A SUNDAY AFTERNOON, NOT THREE WEEKS 'TIL CHRISTMAS, and I was holed up at Washington's Mayflower Hotel, attending a workshop (no Santa, no elves) on electric transmission pricing.
I wasn't alone, however. At least 200 others had filled the hotel's East Room near to capacity to hear about such topics as nodes, zones, access charges and load duration curves. The 5th National Electricity Forum, sponsored by the U.S. Department of Energy and the National Association of Regulatory Utility Commissioners, was under way. Harvard Professor William Hogan stood at the podium, explaining how his congestion pricing method had won approval from the Federal Energy Regulatory Commission just two weeks earlier for the new PJM independent system operator.
A few steps away, through the door and in the lobby, music blared from office Christmas parties in full swing. Revelers slid past, drinks in hand, oblivious to the PUC staffers at the registration desk, lining up for their badges and conference materials. Not everyone it seemed, had heard of or cared about deregulation.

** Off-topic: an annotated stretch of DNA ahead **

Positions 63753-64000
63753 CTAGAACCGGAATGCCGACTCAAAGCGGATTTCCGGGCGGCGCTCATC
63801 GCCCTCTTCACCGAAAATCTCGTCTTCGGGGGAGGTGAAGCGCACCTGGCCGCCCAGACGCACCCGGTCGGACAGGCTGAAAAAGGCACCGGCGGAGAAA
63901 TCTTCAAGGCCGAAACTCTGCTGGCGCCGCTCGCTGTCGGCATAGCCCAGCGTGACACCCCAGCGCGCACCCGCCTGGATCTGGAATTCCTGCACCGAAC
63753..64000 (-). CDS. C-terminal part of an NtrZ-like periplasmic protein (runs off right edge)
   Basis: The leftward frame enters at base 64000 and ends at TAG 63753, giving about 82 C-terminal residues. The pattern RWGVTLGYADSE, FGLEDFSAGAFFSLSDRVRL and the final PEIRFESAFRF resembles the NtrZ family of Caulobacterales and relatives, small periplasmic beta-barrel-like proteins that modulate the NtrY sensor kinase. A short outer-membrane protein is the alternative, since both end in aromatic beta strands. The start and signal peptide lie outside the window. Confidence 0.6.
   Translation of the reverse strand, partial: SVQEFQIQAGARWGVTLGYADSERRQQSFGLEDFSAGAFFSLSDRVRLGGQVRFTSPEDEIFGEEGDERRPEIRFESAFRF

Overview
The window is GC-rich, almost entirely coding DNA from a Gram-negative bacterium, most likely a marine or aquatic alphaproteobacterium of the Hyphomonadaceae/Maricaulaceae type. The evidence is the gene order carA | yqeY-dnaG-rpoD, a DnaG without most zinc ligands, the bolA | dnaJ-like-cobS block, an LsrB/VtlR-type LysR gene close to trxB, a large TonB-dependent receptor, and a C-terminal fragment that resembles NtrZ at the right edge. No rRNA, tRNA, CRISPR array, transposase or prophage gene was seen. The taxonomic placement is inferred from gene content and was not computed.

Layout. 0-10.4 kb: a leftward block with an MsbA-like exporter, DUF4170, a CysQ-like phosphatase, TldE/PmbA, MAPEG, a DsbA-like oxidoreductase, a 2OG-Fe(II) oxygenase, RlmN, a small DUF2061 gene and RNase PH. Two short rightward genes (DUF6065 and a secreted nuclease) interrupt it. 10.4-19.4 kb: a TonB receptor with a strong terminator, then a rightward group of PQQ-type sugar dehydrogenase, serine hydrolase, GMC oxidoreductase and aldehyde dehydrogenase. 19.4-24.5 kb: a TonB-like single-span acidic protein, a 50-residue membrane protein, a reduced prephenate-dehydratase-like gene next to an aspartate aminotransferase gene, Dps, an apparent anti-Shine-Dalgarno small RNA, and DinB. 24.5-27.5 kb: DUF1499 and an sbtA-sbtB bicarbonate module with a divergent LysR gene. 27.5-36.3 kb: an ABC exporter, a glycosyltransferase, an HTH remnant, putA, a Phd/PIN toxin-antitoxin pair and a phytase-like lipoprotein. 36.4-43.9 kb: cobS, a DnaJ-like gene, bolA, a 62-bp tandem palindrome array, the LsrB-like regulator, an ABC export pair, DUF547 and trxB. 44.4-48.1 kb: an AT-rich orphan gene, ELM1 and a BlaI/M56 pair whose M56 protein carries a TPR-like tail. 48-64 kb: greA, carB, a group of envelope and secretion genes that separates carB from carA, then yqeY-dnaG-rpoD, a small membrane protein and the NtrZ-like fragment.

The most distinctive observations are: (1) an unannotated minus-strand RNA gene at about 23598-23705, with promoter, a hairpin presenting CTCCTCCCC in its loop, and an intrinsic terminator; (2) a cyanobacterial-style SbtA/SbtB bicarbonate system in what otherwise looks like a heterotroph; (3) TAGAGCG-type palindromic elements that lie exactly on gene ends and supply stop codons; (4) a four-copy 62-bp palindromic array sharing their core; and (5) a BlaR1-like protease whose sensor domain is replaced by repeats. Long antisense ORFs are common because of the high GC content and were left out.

FERC Chairman James Hoecker, speaking two days later, caught the mood of the partygoers. Consumers, Hoecker said, had raised no clamor yet for electric utility competition. Until they did, customer choice would prove a "tough sell."
That prospect could change. Karen Hunsicker, a staffer on the Senate Energy and Natural Resources Committee, predicts that Congress will gain momentum on electric restructuring soon after direct access begins in California.
"Wait 'til Jan. 1, when constituents start writing letters."